From Publishers Weekly
This wacky picture book supports the theory that it often takes some trial and error to locate just the right type of employment--even if you're a witch. When Wittilda--who is fond of spiders, batwing stew and roast newt--finds her kitchen cupboard bare, she realizes that she must get a job in order to feed her 47 cats. A stint at Aunt Bort's Hair Palace doesn't pan out, but an advertisement for a pizza delivery person holds promise. Wittilda puts her brooming skills to good use and after a snag or two she lands the position. Caralyn Buehner's ( The Escape of Marvin the Ape ) creation of a witch with a heart of gold gives her story a comforting tone, while equal dashes of adventure, magic and reality prove a captivating mix. Mark Buehner's (illustrator of The Adventures of Taxi Dog ) sumptuous oil and acrylic paintings exhibit his flair for depicting the play of light and shadow, and for deploying a variety of arresting perspectives. Wittilda's kind smile, cat's-eye glasses and huge bulbous nose give her heaps of personality. Scenes showing bug-eyed felines scanning the want-ads and sitting around the table--napkins tied around necks--for a pizza meal are especially humorous. Ages 4-8.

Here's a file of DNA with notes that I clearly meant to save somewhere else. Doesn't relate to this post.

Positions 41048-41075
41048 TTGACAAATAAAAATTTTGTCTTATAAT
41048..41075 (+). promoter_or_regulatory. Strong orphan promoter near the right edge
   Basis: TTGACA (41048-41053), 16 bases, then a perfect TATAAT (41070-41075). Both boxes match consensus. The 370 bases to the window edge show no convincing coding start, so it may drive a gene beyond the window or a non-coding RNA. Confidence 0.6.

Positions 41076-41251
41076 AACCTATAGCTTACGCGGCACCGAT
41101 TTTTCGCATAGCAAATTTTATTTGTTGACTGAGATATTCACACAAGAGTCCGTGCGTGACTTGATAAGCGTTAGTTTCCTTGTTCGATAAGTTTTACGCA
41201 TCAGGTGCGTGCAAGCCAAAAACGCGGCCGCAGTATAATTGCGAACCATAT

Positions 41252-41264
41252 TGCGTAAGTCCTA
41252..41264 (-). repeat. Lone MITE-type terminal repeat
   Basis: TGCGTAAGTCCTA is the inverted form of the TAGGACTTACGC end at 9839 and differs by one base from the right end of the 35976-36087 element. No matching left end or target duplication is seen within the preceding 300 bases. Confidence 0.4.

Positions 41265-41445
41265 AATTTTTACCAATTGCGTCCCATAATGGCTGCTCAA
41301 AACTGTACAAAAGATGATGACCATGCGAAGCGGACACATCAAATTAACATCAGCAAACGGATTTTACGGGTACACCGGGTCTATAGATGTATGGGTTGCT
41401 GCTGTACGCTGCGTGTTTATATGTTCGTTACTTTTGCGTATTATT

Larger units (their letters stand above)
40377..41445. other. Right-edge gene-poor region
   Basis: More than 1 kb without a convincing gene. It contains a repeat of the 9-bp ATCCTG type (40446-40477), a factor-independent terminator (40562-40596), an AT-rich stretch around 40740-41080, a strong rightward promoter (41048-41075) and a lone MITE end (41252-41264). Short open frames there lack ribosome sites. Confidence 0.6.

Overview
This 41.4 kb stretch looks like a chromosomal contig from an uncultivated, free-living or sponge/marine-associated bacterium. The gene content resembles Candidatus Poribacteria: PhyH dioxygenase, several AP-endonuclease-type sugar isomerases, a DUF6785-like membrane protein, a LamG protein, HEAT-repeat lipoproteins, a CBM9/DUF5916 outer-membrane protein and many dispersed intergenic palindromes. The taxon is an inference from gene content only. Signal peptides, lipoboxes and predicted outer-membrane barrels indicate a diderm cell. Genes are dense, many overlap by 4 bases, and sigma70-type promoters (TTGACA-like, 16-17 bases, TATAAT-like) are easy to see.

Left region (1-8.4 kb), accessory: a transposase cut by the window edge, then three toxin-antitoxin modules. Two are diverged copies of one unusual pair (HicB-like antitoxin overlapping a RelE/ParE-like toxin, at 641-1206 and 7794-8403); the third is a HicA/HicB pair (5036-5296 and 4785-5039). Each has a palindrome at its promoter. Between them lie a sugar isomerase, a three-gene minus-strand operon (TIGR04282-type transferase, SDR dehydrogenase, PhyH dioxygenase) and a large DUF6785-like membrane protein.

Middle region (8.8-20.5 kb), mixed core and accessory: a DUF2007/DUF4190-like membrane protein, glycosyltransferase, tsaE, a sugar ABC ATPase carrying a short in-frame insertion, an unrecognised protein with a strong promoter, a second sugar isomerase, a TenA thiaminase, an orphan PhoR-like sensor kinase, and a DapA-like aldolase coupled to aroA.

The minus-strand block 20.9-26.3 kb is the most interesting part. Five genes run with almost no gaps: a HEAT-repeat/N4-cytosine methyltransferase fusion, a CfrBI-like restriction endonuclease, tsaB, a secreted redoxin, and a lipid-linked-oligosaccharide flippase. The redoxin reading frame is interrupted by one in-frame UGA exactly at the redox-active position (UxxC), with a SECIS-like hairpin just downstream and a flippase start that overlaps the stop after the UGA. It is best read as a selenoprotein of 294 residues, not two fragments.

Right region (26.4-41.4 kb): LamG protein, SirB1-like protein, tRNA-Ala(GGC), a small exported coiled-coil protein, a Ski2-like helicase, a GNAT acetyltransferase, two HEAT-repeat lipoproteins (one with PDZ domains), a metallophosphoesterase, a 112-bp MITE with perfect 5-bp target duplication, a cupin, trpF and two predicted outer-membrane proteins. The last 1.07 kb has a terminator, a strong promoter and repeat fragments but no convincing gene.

Copyright 1993 Reed Business Information, Inc.
From School Library Journal
PreSchool-Grade 2-When you're a witch with 47 cats and are down to your last dried rat, it's time to get out the want ads. Wittilda's attempt to work at a beauty shop ends in disaster, so she goes to Dingaling Pizza, where the applicants are told, "'Five pizzas each to deliver. The first one back gets the job!'" Wittilda balances the boxes on one hand as she flies over town on her broomstick. She is slowed down when she helps a kitten caught in a tree, but still makes her deliveries in time to land the position. The last page shows the witch and 48 cats all eating pizza together by candlelight. The rhythmic language has an effortless flow, and both text and artwork are a great mix of the traditional and the contemporary. The illustrations (oil over acrylic) are a delight, with comic touches to discover at every rereading. The evening scenes showing Wittilda flying through a luminous moonlit night are especially effective. The best book to date by this husband/ wife team, this one is a winner for group sharing.Lauralyn Persson, Wilmette Public Library, IL
Copyright 1994 Reed Business Information, Inc.